Exhibit blog

Planning time...

Well things are really getting underway now.  A very productive collaborators’ meeting on Friday came up with lots of good ideas from which we can put together a decent stand.  It’s now time to work out the footprint of our stand and what the major components are. Time to get the paper and scissors out and realise quite how tight 3m by 3m or 4m by 2m really is…....

Further reading

Who are the British people? Where did they come from and how have they changed since the end of the ice age, when modern humans first came to the British Isles? How different are the people of Cornwall from those of Orkney or of East Anglia? Why are they different and what determines the differences?

These are questions that can, to an amazing extent, be answered by studying the underlying genetic differences between the peoples of the British Isles. This genetic variation not only relates to the historical information we have about people's movements but may also be important for studying inherited variation in disease susceptibility.

How it works

Apart from identical twins, all of us are genetically different. The differences lie in our DNA sequence, which carries the information that determines our biological makeup. In some positions along the DNA there are common alternatives, rather like alternative spellings of the same word (e.g. analyse and analyze). The relative frequencies of such variations differ between populations, and these differences determine the genetic relationships between them.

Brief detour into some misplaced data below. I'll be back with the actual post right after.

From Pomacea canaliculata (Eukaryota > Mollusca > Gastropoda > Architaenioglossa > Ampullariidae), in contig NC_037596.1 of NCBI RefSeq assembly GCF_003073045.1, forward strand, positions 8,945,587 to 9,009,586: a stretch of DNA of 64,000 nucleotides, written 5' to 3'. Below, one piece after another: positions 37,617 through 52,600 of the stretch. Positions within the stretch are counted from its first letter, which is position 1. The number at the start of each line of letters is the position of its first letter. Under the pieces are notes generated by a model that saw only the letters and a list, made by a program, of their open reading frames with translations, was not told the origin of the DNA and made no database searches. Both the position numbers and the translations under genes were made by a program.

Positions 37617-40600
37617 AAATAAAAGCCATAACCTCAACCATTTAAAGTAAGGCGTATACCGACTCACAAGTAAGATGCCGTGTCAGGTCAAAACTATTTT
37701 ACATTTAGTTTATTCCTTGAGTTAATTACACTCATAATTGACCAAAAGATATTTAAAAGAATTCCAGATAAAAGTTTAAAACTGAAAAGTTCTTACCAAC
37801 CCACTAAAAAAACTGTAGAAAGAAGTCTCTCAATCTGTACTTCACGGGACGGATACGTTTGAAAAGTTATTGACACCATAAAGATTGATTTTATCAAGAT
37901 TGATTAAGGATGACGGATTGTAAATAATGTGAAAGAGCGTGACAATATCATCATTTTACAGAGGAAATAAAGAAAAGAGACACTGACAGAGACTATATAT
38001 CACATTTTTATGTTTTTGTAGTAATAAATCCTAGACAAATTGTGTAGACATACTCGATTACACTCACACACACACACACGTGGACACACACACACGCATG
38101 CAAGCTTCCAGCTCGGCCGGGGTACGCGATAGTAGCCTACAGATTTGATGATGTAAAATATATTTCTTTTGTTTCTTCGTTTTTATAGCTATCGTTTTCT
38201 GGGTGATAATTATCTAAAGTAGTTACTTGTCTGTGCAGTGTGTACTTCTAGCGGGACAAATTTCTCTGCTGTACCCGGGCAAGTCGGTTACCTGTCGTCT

To investigate the patterns across the UK, the scientists behind this exhibit have examined DNA in blood samples collected from individuals who have all four grandparents born in the same rural area. This avoids the major effects of recent migrations into cities.

The scientists analysed DNA variation at 500,000 DNA positions in over 2,000 people from all over the UK, which can be compared with other European countries. This has provided an extraordinarily detailed genetic map of the genetic variation between groups of people from different parts of the UK and their relationships with other countries.

Phenotype questionnaire

In the current phase of work scientists are searching for the genetic variations that explain some common normal differences between people, such as whether there are differences in the ability to taste certain bitter substances, what may be the genetics behind left versus right handedness, and what makes people intolerant to milk, about which a lot is already known. In nearly all these cases, it is already clear that the differences between people may have a strong genetic/inherited component. To get some idea of how these attributes vary in the population members of the public are welcome to complete this online questionnaire. A running summary of the answers will be available so that you can see for yourself what the pattern of variation in our population is.

Face shapes

One way of pinpointing genetic variations is to look at face shapes and how they vary.  We have been gathering a large set of 3D images of faces from all over the UK.  From the statistical variation of various facial features, we hope to find anomalies that can be correlated with genetic variations.

Surname history

Do you know where your surname comes from, or how many people you share it with? Use the Great Britain Family Names Profiling website to trace the geography and history of your family name.

Lead image: A genetic map of the UK. Each small symbol is the place where a sample comes from. Individuals who belong to a genetically similar group are distinguished by the colour and shape of their symbol. (Download high-quality version TIFF image or PDF file.)